Sheet, or lasagna, composting is done on top of the area where the garden will the placed. The method is done in layers. Shredded newspapers or cardboard is placed directly on top of the planting area, and then moistened. Leaves and scraps are placed on top. As the bedding smothers the grass, the debris on top begins to break down. Layers can continue to be added. At planting time, the sheet is turned over to reveal rich soil.

Indoor Composting
Indoor composting uses the elements of outdoor composting and brings them indoors by using a specialized automatic system. The system monitors moisture and temperature, and turns the compost automatically. In approximately two week, the compost is ready for use.

Vermicomposting
Also known as worm composting, this method makes incredibly rich compost in small batches. Using basic bedding materials and vegetable waste in a worm box, the worms eat through the vegetables and leave behind rich waste called casings. In three to four months, the vegetables have been eaten and rich, black compost remains.

Naturemill Composter

naturemill composter

This is the ideal gift idea for someone who you know wants to make the most of their organic kitchen waste. At just over $200 – it’s an extravagant gift, but one that will keep giving back for years to come. The Naturemill composter is the ideal way to get your gift recipient churning out their own rich soil easily and with no odor. It mixes automatically and has a slim profile perfect for tucking in a kitchen cabinet. The home composter can handle up to 80lbs (36 kg) capacity per month. It’s not rated for rain or snow, but can be used outdoors in a covered location, so keep it out on the covered balcony.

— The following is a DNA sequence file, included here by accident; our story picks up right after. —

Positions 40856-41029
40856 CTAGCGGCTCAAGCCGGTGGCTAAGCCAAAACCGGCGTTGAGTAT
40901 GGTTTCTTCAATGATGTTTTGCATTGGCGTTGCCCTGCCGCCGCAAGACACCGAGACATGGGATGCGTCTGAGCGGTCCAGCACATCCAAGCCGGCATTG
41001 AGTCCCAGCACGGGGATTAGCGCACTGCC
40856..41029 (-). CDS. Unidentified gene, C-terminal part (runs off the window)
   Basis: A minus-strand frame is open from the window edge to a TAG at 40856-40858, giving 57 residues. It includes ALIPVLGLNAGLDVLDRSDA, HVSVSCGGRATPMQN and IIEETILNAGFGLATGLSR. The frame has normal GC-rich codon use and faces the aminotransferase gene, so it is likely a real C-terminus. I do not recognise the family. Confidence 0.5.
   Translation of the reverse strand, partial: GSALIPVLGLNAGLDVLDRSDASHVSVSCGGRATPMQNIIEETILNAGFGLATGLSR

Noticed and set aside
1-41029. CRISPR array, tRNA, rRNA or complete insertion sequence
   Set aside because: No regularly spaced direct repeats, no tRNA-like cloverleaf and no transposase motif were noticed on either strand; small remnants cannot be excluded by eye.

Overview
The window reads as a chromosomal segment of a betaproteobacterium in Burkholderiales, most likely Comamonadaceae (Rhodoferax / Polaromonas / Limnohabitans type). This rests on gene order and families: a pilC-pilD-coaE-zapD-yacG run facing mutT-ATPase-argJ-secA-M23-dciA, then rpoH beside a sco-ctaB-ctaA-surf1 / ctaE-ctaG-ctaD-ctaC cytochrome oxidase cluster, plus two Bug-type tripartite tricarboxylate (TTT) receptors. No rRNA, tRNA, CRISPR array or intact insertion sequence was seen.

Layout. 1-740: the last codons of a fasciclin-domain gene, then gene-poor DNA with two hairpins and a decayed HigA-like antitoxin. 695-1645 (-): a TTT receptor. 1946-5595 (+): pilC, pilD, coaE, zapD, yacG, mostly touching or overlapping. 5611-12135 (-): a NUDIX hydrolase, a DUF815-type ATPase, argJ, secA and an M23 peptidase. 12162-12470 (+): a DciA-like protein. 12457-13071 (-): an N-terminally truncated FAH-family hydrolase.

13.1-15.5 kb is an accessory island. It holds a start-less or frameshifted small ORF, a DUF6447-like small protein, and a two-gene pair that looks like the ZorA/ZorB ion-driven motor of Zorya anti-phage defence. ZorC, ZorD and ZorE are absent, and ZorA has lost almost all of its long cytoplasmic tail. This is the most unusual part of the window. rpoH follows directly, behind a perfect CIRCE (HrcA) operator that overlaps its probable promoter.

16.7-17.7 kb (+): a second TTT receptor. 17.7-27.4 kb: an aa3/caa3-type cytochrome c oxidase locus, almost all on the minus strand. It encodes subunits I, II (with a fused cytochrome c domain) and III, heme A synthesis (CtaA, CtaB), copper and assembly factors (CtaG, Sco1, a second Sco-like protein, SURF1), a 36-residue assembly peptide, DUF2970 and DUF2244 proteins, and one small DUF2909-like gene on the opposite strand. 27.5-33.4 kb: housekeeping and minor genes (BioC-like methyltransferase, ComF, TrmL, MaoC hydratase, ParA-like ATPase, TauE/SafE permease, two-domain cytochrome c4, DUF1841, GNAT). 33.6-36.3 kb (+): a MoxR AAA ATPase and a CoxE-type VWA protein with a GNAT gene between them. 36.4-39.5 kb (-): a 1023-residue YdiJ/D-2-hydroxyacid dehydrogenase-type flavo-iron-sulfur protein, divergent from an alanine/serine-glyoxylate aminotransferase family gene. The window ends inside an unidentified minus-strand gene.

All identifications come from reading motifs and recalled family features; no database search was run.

What NOT To Compost

home composting

Composting is a fabulous thing to do, and is finally becoming a trendy urban thing to do, with major cities now introducing composting programs for people that may not have a backyard.

So what can you compost? Tons of things – from garden lawn clippings, to raked leaves, to organic kitchen waste like vegetable peelings and coffee grinds. You can even compost shredded paper and toenail clippings.

Of course, there are quite a few things that CANNOT be composted, and throwing these things in the compost pile can be a deadly hazard:

Don’t compost any dead plants that have died from being infected by a disease or infested by insects. Diseased plants can spread the disease to your entire compost pile, and make for a big pile of unhealthy garbage.

Don’t compost meat or bones or anything that might attract vermin or maggots while its composting. Your compost pile could quickly turn into the next secret of Nimh.

Animal waste is a no-no for compost piles, and that includes the human animal. Dirty diapers are not for the compost pile, and neither are the contents of your cat’s litter box.

Finally, be very wary when composting weeds you have pulled from your garden. Morning glory/bindweed, sheep sorrel, ivy, several kinds of grasses, and some other plants can re-grow from their roots and/or stems in your compost pile.

Envirocycle Composter

envirocycle composter